What if the problem isn't physical therapy? When work is lousy, or your job is stressful, it is only natural to conclude that it is bad everywhere. You talk to colleagues and it seems like no one is any better off than you. And so you start wondering if maybe you need to get out of physical therapy completely.
Getting stuck in your PT career is common, but it doesn't mean that you can't do anything about it. We get so used to hearing about the bad things about PT that we stop seeing the possibilities. If you are stuck, it's not hopeless. The possibilities are there.
I haven’t wanted to write lately. It is frustrating, and I’ve found myself constantly saying, “I should just write.” I’ve said it hundreds of times in the last few months with very little to show for it.
Not wanting to write is a weird feeling because I’ve never had to force myself to write. Most of the time, writing was what I used to procrastinate doing other things.
I don’t think I’m alone in having difficulty motivating myself to do things lately (even things I genuinely enjoy). I don’t know if we blame the pandemic, if we blame the constant change, or if we blame the stress of it all. But I think I received some excellent advice the other day.
Someone told me to stop thinking about why I was having difficulty motivating myself, stop trying to figure out what is to blame, and stop beating myself up over it.
The solution is simple...
For all the things you say, “I should X” or “I should Y,” make them...
Is PT everything you wanted it to be? For many new grads, it doesn't live up to expectations. You're not alone. You're not doomed to dislike your career.
You wish you had a better situation at work.
You want to see more of a certain patient.
You wish you could have flexibility in your schedule for things that are important.
And you want to make more money than you are now.
But you aren't sure how to take action or what to do next.
In this video, Jenna and Phil discuss why change can be so hard in our career.
Dear PT Students,
Run toward something, not away from something.
PT school can get old. You’re not making money, you can’t take vacations like your friends, and the work does not end. It is only natural to WANT it to end.
I don’t know any PT student that wanted to stay a student forever. Many are counting down the practicals, the exams, and the days until they finally sign DPT after their name.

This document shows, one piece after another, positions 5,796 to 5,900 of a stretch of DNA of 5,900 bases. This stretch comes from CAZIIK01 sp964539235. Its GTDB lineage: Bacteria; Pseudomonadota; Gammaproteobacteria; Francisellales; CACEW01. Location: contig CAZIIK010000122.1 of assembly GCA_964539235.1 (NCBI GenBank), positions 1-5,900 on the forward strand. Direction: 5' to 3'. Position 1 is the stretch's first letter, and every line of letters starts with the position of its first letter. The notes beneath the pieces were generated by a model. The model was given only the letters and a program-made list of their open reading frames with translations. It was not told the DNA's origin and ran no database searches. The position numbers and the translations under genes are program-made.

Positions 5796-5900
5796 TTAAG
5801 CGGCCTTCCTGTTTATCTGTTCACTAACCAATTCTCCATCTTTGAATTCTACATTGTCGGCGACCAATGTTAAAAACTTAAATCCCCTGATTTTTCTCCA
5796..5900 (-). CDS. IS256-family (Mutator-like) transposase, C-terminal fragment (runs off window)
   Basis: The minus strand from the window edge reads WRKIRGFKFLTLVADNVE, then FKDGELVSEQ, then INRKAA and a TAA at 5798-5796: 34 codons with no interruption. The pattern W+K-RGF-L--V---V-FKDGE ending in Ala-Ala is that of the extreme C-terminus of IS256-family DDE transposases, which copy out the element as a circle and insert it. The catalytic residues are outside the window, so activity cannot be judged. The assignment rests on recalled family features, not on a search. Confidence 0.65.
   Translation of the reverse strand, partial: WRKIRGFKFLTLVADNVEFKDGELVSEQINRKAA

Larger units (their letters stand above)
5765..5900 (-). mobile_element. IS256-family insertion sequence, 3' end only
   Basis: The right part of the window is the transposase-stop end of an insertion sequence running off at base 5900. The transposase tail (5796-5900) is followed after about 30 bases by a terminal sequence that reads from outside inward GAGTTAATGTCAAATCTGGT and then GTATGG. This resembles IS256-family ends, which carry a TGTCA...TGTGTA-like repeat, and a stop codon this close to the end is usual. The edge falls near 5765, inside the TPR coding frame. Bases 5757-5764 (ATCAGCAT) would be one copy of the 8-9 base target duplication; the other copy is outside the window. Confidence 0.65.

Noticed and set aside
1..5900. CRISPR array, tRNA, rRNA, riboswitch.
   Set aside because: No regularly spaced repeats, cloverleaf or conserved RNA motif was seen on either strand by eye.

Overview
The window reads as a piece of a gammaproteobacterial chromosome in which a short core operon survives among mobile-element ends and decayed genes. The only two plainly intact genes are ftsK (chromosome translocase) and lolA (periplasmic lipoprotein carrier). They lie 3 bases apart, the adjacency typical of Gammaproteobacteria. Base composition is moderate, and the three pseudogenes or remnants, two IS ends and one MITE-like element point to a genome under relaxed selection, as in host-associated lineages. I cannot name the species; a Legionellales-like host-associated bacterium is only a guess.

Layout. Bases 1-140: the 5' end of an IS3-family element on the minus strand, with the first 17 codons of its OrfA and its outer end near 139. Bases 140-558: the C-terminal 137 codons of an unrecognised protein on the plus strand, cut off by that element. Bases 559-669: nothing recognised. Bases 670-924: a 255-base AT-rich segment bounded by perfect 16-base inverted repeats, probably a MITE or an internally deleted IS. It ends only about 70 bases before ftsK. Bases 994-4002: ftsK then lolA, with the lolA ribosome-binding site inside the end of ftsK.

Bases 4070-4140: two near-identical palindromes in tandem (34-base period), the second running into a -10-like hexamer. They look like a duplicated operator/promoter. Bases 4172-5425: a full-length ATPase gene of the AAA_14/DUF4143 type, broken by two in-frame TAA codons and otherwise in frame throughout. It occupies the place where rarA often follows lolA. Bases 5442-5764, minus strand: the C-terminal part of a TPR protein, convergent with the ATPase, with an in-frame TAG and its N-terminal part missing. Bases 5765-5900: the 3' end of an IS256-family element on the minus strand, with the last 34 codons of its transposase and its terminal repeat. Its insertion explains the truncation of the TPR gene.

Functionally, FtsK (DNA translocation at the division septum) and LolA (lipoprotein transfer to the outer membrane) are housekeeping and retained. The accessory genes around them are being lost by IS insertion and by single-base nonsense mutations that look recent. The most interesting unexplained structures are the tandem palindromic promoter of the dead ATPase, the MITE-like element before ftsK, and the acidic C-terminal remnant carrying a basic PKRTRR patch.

But, focusing on PT school ending makes you miss some really great opportunities while you are there. Rather than trying to get away from PT school, start looking toward life as a PT. Don’t try to run away from PT school, think of it as moving toward PT status.
I know it is only a slight difference. Yet, looking forward to starting life as a PT is more likely to get you to volunteer at the school clinic to get more reps, can result in studying MSK for your future patient and not just for a grade, or may...
“I would have contacted you, but I didn’t have any concrete action steps or questions, so I didn’t want to waste your time,” She replied to me reaching out to see if she wanted a mentor meeting.
I asked if she was stuck. She said, “Yes, I don’t know my next step.” We met and it turned out to be one of our most productive mentoring sessions.
I learned a lot through this interaction. Part of being on a journey toward your ideal career is that you frequently don’t know what’s next. And that is when you need high quality people who are on the same journey around you. That means that some are ahead of you, some are behind you, and some are right with you on the path.
That group, along with your guide, can see things that you can’t. I used to think that answering questions was one of the most important parts of mentoring. Actually it's not. It is being there and being understanding when the person is stuck,...
“You shouldn’t go into PT,” I overheard a physical therapist telling a college student.
I had been eavesdropping since I heard the student say that she loved observing and was almost certain that she wanted to go into the profession.
The PT went into detail about there not being enough money, that there is no longer job security, that there is no flexibility, and that you don’t have as much freedom as you’d want. It was for over five minutes that he continued trying to convince her not to go into physical therapy.
I took a quick glance in her direction and immediately saw the disappointment on her face. She told him she’d think about it and I don’t think she spoke again the rest of the day.
I don’t want to argue about whether or not what he said is true. And I’m not saying that there isn’t any truth to it.
But, if you hate the profession so much that you would destroy the dreams of a college...